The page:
By the 1980s, the underworld was settling into the city's landscape, modifying it in subtle ways.
Gangs began to feed on the growth of slums, using them to find new recruits, new proving grounds and to wriggle their way into politics. The explosive growth of slums coincided with the alarming rise of organised syndicates. Gangs were offered Rs 3,000 per hut -- money which was shared by the underworld, police and civic authorities.
Patel's contemporary Vardharajan Mudaliar alias Vardhabhai collected around Rs 2 crore from the slumlords in and around Dharavi and Sion-Koliwada. Most of the collector's land along the creek was encroached upon by the don's henchmen.
While most of the gangs were providing protection to the slumlords, Patel went one step ahead and performed the feat of grabbing additional FSI illegally. The art has, since, been perfected by other dons and even builders.
Patel's FSI scam was perpetrated so subtly that it took the civic authorities 16 long years to find out that the don had tampered with land records.
Born Abdul Majid Abdul Patel, a Memon Muslim, he got involved in smuggling textiles and silver with Haji Mastan around 1963. However, the alliance did not last long because of financial disputes with the syndicate.
In 1977, Janta Dal leader Jai Prakash Narayan offered amnesty to all smugglers. Patel jumped on to the bandwagon and everybody in the underworld thought he had shunned the life of a criminal, that the docks and the goons were things of the past for him.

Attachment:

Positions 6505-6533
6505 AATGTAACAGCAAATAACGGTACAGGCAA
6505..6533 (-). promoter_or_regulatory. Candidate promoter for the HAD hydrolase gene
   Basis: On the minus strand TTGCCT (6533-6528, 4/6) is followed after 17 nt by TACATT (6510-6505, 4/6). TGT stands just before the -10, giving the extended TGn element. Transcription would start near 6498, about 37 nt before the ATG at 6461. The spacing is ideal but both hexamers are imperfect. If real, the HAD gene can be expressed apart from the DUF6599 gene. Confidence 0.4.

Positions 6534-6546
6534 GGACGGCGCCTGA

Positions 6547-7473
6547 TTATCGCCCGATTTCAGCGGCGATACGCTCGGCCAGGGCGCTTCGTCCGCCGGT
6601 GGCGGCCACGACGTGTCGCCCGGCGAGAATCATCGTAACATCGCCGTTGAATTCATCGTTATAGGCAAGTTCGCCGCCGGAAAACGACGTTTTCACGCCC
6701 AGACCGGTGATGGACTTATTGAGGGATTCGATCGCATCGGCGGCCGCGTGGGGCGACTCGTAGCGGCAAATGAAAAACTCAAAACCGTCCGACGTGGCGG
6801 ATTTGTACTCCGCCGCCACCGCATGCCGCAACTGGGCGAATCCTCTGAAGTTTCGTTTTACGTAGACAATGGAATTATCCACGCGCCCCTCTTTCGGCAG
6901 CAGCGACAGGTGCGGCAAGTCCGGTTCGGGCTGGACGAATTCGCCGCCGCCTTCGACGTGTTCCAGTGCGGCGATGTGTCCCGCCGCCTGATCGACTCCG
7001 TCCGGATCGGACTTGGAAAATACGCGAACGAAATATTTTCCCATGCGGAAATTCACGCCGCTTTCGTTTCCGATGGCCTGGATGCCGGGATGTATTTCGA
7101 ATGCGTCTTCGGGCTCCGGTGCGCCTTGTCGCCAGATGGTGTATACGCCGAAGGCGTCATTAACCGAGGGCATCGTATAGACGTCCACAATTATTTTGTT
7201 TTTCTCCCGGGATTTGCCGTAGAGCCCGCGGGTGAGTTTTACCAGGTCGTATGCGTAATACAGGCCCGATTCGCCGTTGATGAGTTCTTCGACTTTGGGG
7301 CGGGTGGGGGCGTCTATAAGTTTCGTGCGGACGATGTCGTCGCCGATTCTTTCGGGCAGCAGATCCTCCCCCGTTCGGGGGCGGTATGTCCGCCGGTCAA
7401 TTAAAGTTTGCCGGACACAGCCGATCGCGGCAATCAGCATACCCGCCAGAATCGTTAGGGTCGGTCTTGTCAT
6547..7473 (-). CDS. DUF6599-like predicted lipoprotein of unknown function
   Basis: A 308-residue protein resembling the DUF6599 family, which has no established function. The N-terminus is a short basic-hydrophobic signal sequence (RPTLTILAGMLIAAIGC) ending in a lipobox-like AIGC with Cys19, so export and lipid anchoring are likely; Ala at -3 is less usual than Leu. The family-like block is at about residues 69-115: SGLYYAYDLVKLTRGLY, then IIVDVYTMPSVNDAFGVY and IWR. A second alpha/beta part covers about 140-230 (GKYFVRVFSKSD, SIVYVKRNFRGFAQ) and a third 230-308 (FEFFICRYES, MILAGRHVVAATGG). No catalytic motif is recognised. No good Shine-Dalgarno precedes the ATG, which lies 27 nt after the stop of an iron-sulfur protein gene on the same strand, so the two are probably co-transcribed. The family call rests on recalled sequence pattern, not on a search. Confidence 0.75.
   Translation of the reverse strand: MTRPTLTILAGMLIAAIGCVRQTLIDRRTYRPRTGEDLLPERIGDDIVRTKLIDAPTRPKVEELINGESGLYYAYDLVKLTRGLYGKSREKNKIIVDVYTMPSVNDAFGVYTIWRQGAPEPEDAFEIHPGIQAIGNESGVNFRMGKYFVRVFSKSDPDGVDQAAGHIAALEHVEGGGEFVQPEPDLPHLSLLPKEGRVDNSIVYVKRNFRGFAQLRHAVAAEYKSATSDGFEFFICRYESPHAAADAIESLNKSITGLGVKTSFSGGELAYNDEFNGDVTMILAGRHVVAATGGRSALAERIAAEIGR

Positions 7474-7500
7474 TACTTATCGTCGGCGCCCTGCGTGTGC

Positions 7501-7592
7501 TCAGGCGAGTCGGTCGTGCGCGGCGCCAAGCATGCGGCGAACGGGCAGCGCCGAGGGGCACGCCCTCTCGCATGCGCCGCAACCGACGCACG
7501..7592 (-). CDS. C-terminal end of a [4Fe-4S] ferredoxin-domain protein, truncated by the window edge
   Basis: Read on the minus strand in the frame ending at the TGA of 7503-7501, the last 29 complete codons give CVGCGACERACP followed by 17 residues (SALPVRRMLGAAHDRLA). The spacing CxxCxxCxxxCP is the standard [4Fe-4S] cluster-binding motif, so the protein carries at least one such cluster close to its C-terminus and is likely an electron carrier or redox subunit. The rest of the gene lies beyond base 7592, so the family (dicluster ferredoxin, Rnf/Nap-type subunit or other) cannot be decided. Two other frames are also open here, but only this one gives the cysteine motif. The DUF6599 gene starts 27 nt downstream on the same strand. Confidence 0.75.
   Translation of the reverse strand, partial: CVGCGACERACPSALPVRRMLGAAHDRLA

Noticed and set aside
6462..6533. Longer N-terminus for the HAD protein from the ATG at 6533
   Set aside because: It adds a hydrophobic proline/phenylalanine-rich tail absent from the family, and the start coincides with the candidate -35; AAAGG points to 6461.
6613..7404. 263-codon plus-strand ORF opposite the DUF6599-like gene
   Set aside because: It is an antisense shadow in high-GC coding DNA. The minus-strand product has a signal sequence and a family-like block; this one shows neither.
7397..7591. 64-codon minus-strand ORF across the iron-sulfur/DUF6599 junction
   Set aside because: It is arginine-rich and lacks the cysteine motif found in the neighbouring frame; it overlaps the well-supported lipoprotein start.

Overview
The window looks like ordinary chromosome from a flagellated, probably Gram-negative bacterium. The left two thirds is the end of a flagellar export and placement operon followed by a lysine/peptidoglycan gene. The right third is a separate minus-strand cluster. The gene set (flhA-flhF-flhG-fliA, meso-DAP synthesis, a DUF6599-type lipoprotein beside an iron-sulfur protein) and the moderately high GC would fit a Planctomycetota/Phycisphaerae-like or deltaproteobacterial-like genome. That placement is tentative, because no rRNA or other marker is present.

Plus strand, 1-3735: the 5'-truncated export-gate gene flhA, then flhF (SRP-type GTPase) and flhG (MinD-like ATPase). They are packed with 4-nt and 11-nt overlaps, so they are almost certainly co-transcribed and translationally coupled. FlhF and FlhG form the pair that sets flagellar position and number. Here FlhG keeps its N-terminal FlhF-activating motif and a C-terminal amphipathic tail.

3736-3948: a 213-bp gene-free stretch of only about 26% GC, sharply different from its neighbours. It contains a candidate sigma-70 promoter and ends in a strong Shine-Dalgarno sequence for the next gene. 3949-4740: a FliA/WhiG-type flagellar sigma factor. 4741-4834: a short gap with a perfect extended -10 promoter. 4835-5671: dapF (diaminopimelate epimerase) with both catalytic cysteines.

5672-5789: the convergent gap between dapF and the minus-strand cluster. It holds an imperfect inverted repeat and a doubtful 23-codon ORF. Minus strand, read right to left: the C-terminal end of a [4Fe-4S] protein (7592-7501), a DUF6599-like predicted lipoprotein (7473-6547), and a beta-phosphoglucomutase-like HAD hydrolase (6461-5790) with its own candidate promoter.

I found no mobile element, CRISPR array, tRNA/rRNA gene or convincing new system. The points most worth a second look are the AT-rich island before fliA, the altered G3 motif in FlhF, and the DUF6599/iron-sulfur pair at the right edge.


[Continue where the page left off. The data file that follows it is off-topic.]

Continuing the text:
While others forgot his dubious past, Patel launched his own construction company and began operating from Pydhonie.
And, while the other dons were still dealing with the police, Patel began grabbing additional FSI, fetching himself multi-crore deals. A few buildings, including a hotel near Nagpada junction, were part of his deals in South Mumbai.
Everything seemed normal on the surface until an upright BMC official discovered that a large number of land records from several ward offices had been tampered with Prima facie, investigating officials discovered that Patel had manipulated the deals of two buildings in Tardeo and three in Byculla.
They would soon discover that there were 50 other cases of gross manipulation of land records, which were carried out in connivance with civic officials.
By the mid-80s, Dawood Ibrahim had also learnt the art of FSI grabbing. He brought in a team of 'white collar' associates to specialise in tampering with land records and corner the lion's share of income from real estate in South Mumbai.
Patel's keeping away from the docks and goons proved to be a blessing in disguise because when things started to get ugly in the Mumbai underworld, he managed to avoid direct confrontation with Karim Lala's nephew Samad and gangsters owing allegiance to Dawood.